It is worth noting that relevant documents of this period reveal that, as both sides hope to raise maritime cooperation to new heights, maritime cooperation at this stage has improved significantly: 1) The two sides have promoted maritime cooperation through deepening political mutual trust. The frequency of meetings between the leaders of China and ASEAN countries has increased, while maritime cooperation has become a major topic in the diplomacy of government officials. 2) The two sides have reiterated that, in principle, maritime cooperation should be promoted under the framework of the Declaration on the Conduct of Parties in the South China Sea. It has been advocated that maritime security cooperation should be continuously enhanced, navigation freedom safeguarded, and the China-ASEAN maritime partnership developed, including properly using the China-ASEAN Maritime Cooperation Fund, and strengthening cooperation in fields such as connectivity, fisheries, marine science and technology, environmental protection, navigation security, search and rescue at sea, and maritime culture. 3) Bilateral maritime cooperation has witnessed stable development. Based on previous cooperation, China and such countries as Indonesia, Thailand, Malaysia, Vietnam, and Singapore have continued to sign a series of sea-related bilateral agreements or MOUs. 4) While carrying forward cooperation programs in the transport field identified previously, the two sides have expanded the scope of cooperation, increasing the number of programs supported by the China-ASEAN Maritime Cooperation Fund to at least 17.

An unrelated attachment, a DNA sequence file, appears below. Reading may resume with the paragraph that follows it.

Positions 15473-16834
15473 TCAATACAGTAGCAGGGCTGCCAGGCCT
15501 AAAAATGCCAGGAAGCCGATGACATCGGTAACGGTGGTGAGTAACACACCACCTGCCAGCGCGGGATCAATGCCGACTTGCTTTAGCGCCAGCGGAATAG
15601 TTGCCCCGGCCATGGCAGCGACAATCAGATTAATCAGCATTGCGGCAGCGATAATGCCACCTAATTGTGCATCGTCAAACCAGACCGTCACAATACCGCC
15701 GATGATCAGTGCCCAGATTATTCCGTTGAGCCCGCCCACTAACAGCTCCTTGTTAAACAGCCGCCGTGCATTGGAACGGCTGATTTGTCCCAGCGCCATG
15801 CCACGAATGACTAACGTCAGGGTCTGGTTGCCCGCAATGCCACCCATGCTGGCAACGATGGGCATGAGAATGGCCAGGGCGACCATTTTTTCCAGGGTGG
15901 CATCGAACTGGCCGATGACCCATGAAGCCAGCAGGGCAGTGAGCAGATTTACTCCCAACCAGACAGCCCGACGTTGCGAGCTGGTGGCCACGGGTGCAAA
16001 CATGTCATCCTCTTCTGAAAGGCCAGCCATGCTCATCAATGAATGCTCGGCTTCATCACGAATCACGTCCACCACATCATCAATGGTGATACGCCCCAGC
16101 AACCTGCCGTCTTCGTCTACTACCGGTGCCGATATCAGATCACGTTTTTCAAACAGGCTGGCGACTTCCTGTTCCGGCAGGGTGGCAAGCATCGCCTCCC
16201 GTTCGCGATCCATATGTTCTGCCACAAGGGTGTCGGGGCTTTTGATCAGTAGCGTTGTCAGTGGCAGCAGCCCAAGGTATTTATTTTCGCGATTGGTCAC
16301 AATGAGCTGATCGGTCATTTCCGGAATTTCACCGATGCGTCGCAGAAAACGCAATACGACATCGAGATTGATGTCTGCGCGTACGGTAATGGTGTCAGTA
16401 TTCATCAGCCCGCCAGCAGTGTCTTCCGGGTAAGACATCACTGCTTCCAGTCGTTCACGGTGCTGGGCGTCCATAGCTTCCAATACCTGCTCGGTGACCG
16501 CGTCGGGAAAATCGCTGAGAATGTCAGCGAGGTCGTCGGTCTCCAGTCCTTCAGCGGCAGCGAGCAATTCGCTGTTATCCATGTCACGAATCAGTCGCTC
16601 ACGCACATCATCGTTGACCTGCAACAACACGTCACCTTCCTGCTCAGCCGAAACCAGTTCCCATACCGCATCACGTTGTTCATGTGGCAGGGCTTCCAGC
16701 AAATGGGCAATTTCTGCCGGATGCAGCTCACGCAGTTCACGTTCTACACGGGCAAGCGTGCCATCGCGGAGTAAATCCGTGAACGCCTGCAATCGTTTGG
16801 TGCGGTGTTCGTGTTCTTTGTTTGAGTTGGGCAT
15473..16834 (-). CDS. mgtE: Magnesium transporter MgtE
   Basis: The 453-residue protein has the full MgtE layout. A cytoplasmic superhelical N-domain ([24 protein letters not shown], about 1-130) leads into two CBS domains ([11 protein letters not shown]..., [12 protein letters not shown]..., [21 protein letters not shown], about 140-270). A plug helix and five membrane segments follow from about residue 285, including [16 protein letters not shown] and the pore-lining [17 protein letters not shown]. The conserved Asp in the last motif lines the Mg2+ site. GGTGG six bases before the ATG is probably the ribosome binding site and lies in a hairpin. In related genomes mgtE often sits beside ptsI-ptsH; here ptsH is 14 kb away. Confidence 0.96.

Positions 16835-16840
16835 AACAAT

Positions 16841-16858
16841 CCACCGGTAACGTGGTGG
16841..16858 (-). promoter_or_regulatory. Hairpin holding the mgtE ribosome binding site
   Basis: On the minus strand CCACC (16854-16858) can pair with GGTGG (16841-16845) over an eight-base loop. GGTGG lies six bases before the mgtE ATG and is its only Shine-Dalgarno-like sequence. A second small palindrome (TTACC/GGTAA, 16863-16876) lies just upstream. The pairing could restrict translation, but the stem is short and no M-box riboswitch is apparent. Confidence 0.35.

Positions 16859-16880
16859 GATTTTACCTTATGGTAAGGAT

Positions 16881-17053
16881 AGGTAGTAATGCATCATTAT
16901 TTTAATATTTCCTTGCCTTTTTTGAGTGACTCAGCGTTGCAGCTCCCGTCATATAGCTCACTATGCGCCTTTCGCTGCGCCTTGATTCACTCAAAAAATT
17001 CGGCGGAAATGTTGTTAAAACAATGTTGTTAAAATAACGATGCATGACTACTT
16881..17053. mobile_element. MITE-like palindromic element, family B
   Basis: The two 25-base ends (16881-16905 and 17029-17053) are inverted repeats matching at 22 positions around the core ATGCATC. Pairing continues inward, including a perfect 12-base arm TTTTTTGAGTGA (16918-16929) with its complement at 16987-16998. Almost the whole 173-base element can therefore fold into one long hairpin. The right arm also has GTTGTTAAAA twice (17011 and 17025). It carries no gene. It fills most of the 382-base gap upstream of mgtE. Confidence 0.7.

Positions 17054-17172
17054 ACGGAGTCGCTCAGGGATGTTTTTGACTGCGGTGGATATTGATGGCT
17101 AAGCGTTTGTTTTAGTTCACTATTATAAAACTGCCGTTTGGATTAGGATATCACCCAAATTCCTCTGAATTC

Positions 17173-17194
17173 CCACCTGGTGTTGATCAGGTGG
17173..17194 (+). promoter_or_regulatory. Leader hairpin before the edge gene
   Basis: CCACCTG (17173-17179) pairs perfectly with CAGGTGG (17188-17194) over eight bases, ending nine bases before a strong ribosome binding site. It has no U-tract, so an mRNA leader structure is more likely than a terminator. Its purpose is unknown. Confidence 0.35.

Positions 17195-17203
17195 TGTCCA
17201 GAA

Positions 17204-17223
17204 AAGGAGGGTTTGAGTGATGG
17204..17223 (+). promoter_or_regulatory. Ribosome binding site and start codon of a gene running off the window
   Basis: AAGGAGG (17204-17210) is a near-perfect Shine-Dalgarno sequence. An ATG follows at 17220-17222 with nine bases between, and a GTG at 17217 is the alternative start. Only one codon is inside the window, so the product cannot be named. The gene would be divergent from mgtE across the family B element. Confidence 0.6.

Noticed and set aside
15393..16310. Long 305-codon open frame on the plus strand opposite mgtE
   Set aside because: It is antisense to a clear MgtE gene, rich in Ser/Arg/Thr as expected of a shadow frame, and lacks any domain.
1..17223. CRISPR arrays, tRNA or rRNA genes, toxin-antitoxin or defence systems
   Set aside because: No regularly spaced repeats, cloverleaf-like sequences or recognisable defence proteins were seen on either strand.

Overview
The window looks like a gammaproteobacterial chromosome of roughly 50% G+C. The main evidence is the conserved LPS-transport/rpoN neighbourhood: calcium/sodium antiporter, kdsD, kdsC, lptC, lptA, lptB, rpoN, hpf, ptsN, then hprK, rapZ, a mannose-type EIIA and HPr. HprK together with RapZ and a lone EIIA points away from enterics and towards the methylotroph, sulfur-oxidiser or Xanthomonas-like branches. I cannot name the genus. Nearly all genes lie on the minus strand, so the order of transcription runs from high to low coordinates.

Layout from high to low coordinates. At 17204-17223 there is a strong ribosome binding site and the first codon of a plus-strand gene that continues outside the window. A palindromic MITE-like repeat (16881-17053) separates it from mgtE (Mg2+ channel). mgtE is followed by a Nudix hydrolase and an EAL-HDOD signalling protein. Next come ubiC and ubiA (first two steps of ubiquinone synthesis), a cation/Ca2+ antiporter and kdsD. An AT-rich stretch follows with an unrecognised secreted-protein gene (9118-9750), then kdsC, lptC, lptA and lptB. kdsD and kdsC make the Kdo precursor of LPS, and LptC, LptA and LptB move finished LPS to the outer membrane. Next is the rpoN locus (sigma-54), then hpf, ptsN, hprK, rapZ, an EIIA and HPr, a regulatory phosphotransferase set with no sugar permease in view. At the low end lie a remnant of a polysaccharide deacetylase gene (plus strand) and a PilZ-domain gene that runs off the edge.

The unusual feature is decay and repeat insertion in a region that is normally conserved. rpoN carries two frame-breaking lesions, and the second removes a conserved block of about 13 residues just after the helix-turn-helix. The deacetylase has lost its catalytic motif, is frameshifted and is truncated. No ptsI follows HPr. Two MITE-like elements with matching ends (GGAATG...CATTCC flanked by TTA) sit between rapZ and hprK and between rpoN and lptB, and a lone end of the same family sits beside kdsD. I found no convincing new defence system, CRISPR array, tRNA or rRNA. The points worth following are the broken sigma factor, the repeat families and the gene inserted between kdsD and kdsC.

According to the above three stages, the characteristics of China-ASEAN maritime cooperation can be summarized as follows: